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Serb-Croat Peace Talks Continue, Despite Indications of Collapse

By Norman Kempster
Los Angeles Times
DAYTON, Ohio

Ignoring their own deadline, U.S. mediators kept the leaders of Bosnia's warring factions talking Monday despite indications that the 20-day-old Balkan peace conference is heading for failure.

A senior Bosnian government official said there was more than a 99 percent likelihood that the negotiations will end without an agreement to end Europe's bloodiest war in a half century. The official said the talks foundered because of excessive territorial demands by the Bosnian Serbs.

The official said that the talks came tantalizingly close to agreement but then unraveled.

A Serb representative agreed that the talks were near collapse and blamed the Croats.

By early evening, the Serb delegation was loading baggage on its aircraft, apparently in preparation for leaving Wright-Patterson Air Force Base in Dayton.

U.S. State Department spokes-man Nicholas Burns insisted that the talks were continuing and that success was still a possibility, although far from guaranteed.

Burns dismissed the activities around the Serb aircraft as diplomatic theater.

"It looked like the jet was being fueled, but President (Slobodan) Milosevic was there negotiating," Burns said.

Nevertheless, Burns said that if the Dayton talks fail, the United States, the European Union and Russia will look for ways to restart the peace process.

"There will be options to continue the talks elsewhere," he said.

Confusion swirled around the talks more than eight hours after expiration of a 10 a.m. deadline, which Secretary of State Warren Christopher imposed Sunday.

By setting the deadline, Christopher touched off a marathon day of negotiations that lasted for 22 hours, ending at 5:30 a.m. Monday when exhausted bargainers knocked off for a couple of hours of sleep and a shower. The talks resumed about 8 a.m.

Burns insisted Sunday that the deadline was a firm one and that the U.S. sponsors would make a public announcement at 10 a.m. Monday regardless of the situation at the time. If agreement was reached, he said, the treaty would be initialed. If not, delegates would explain the reasons for their failure.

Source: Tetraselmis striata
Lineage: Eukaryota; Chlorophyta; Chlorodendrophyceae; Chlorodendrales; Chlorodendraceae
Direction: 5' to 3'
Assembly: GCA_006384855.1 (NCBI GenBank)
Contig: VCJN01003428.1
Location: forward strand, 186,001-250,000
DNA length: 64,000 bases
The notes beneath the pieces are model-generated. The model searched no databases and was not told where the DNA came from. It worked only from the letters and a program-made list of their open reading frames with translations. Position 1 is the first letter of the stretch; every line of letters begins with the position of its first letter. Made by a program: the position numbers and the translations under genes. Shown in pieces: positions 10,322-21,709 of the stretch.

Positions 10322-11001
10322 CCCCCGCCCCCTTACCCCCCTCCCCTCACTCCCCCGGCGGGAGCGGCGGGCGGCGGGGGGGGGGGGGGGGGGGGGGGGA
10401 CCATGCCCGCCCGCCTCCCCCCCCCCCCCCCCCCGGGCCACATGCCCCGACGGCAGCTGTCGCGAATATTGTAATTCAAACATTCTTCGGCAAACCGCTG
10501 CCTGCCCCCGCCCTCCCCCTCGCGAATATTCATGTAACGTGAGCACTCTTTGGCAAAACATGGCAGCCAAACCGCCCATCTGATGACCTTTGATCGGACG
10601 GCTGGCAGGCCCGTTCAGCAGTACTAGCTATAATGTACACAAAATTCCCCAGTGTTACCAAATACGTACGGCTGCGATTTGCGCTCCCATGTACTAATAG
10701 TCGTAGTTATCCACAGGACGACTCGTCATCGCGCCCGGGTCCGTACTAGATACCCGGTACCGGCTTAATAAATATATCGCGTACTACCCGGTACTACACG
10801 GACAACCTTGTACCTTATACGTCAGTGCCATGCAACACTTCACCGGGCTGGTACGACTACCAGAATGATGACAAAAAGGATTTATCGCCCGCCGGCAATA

But a senior U.S. official admitted Monday that things were never that cut-and-dried. The official said the deadline was a negotiating ploy, designed to force the factions into making painful decisions.

The official said the deadline "concentrated the minds and the energies of the delegations. If there hadn't been a deadline, they wouldn't have gone until 5:30 a.m., I can tell you that."

But by nightfall Monday, Burns said the mediators had decided to keep the talks going as long as there was a chance for success.

"Each of these three countries seems to want peace," Burns said. "As long as there is a chance to make peace, we will be there with them."

As has been the case throughout the 20-day conference, the sticking point Monday was division of the territory of Bosnia-Herzegovina between the Muslim-Croat federation and the Bosnian Serbs. The sides agreed in September to give 51 percent of the territory to the federation and 49 percent to the Serbs but there was no decision at that time on how to split the territory within those guidelines.

The hottest dispute surrounded the strategic Posivina corridor, which links Serb-held land in Bosnia with Serbia. The Bosnian Serbs want to widen the corridor, which runs though land where Bosnian Croats have lived for generations. Any widening of the corridor would require the Bosnian Croats to withdraw from territory they currently hold.

^(Optional add end)

The senior Bosnian official said the Serbs insisted on concessions in the corridor that were clearly unreasonable. The Serbs said they thought they had an agreement to widen the corridor but the Croats reneged at the last minute.

Bosnian Serbs captured a narrow strip of land through Posivina at the beginning of the war in 1992 and "ethnically cleansed" it of non-Serbs in some of the war's most infamous atrocities.

A White House official said President Clinton telephoned Croatian President Franjo Tudjman to urge him to intensify efforts to break the impasse.